Interview with Ryan Nelson
Name: Ryan Nelson
Major, minor, and graduation year: Double major in Economics and Business Admin concentration Finance in 1997.(I'm 90% sure of this)
Job Title: Assistant Vice President/Risk Manager
Organization/ Place of work: US Bank
You're a Risk Manager at a bank, what does that entail? What are your duties or responsibilities?
-I mainly deal with Consumer Banking within US Bank which includes all the branches, our 24 hr phone and internet banking group, Mortgage, Consumer Lending, and a variety of other smaller areas.Within this group, I more specifically deal with Information Security/Privacy, GLBA (Gramm Leach Bliley act), AML/BSA (Anti-Money Laundering/Bank Secrecy Act), Money Service Businesses, Wire Transfers, and misc other projects.I have three people that report to me.One is a Risk Manager who specializes in the retail branches (which now includes over 3000 branches in 24 states), internet banking and fraud prevention.The other two are analysts who perform some fraud monitoring and other maintenance functions for the branches.
There are many different types of Risk Managers at US Bank and other banks.To try to put it in simple terms, our job is to analyze a situation (this could be many different things like a loan, a new type of checking account, new fee, new government regulation, etc.) and decide whether there is a risk and if there is, how are we as a bank, going to deal with it.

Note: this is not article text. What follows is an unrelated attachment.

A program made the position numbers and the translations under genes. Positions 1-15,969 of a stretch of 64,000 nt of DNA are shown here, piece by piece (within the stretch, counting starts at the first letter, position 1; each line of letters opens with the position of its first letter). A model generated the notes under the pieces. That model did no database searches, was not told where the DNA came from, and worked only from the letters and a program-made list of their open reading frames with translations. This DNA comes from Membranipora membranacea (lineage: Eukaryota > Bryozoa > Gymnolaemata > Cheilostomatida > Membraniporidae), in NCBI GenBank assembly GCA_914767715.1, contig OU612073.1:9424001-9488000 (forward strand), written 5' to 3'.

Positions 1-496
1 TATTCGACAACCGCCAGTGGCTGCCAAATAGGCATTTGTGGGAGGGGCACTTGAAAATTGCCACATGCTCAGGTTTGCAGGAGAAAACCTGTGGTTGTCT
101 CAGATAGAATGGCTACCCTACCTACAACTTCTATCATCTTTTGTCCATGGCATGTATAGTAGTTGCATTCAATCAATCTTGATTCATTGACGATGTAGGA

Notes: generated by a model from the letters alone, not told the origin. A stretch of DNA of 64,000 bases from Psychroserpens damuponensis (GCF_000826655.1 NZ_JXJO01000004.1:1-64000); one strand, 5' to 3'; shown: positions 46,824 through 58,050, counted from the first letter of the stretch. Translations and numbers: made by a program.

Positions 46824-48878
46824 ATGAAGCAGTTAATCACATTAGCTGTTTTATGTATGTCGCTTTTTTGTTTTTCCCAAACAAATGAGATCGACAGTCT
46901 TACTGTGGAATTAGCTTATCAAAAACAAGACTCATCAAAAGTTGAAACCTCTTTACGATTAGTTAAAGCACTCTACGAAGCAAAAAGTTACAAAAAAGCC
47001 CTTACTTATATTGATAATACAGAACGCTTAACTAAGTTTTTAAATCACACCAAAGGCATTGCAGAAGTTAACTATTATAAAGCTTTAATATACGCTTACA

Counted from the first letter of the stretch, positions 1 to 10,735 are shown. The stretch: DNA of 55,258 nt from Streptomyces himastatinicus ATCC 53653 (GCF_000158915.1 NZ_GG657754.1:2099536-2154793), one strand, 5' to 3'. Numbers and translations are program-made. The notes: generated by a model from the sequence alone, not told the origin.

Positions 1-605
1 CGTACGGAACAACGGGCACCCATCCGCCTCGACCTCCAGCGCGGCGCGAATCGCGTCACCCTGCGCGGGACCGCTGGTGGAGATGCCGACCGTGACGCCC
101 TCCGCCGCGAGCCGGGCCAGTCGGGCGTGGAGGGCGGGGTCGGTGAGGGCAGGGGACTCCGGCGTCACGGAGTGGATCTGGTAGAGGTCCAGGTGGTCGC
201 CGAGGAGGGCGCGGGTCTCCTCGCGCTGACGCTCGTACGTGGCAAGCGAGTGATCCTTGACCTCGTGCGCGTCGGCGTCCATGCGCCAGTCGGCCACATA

What are the highlights of your job that you enjoy most?
- I have the opportunity to make real, positive change for the bank and our customers.Plus, I deal with so many different things that there is no getting bored because every day is different.
What are the challenges that you face with your job that are not enjoyable?
-The current regulatory environment in banking is tough and the entire banking industry's reputation has taking a negative turn the last few years.Some of it deserved most of it not.My biggest complaint is having to make changes that don't make business sense because a regulator/regulatory body doesn't agree with how we are doing it.
How do you spend your work days? Do you spend a lot of time office/lab/meetings/outside?